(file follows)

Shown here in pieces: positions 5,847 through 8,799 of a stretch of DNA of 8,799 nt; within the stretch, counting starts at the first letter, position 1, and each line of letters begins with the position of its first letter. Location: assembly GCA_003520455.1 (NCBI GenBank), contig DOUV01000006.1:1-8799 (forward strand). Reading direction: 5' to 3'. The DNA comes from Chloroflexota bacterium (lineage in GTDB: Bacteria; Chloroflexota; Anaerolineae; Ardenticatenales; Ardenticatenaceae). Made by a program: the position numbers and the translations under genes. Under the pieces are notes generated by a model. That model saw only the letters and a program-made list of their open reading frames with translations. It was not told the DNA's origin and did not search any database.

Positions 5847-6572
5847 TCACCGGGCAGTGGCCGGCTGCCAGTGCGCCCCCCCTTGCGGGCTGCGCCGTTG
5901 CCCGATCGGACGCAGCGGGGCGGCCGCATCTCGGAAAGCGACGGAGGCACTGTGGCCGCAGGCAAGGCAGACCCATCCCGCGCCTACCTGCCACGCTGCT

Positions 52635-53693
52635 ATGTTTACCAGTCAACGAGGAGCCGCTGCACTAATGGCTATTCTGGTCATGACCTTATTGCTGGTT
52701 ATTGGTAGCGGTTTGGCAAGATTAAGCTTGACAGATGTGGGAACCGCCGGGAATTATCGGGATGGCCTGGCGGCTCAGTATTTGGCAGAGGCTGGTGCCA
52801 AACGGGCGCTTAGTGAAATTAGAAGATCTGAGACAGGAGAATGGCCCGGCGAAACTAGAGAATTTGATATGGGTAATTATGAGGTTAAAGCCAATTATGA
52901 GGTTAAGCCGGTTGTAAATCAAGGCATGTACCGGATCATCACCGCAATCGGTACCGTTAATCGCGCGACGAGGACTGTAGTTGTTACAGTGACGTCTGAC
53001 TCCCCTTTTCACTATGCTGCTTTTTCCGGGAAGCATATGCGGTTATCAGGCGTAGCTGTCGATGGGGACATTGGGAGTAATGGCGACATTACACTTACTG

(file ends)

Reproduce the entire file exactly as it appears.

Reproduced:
Shown here in pieces: positions 5,847 through 8,799 of a stretch of DNA of 8,799 nt; within the stretch, counting starts at the first letter, position 1, and each line of letters begins with the position of its first letter. Location: assembly GCA_003520455.1 (NCBI GenBank), contig DOUV01000006.1:1-8799 (forward strand). Reading direction: 5' to 3'. The DNA comes from Chloroflexota bacterium (lineage in GTDB: Bacteria; Chloroflexota; Anaerolineae; Ardenticatenales; Ardenticatenaceae). Made by a program: the position numbers and the translations under genes. Under the pieces are notes generated by a model. That model saw only the letters and a program-made list of their open reading frames with translations. It was not told the DNA's origin and did not search any database.

Positions 5847-6572
5847 TCACCGGGCAGTGGCCGGCTGCCAGTGCGCCCCCCCTTGCGGGCTGCGCCGTTG
5901 CCCGATCGGACGCAGCGGGGCGGCCGCATCTCGGAAAGCGACGGAGGCACTGTGGCCGCAGGCAAGGCAGACCCATCCCGCGCCTACCTGCCACGCTGCT

Positions 52635-53693
52635 ATGTTTACCAGTCAACGAGGAGCCGCTGCACTAATGGCTATTCTGGTCATGACCTTATTGCTGGTT
52701 ATTGGTAGCGGTTTGGCAAGATTAAGCTTGACAGATGTGGGAACCGCCGGGAATTATCGGGATGGCCTGGCGGCTCAGTATTTGGCAGAGGCTGGTGCCA
52801 AACGGGCGCTTAGTGAAATTAGAAGATCTGAGACAGGAGAATGGCCCGGCGAAACTAGAGAATTTGATATGGGTAATTATGAGGTTAAAGCCAATTATGA
52901 GGTTAAGCCGGTTGTAAATCAAGGCATGTACCGGATCATCACCGCAATCGGTACCGTTAATCGCGCGACGAGGACTGTAGTTGTTACAGTGACGTCTGAC
53001 TCCCCTTTTCACTATGCTGCTTTTTCCGGGAAGCATATGCGGTTATCAGGCGTAGCTGTCGATGGGGACATTGGGAGTAATGGCGACATTACACTTACTG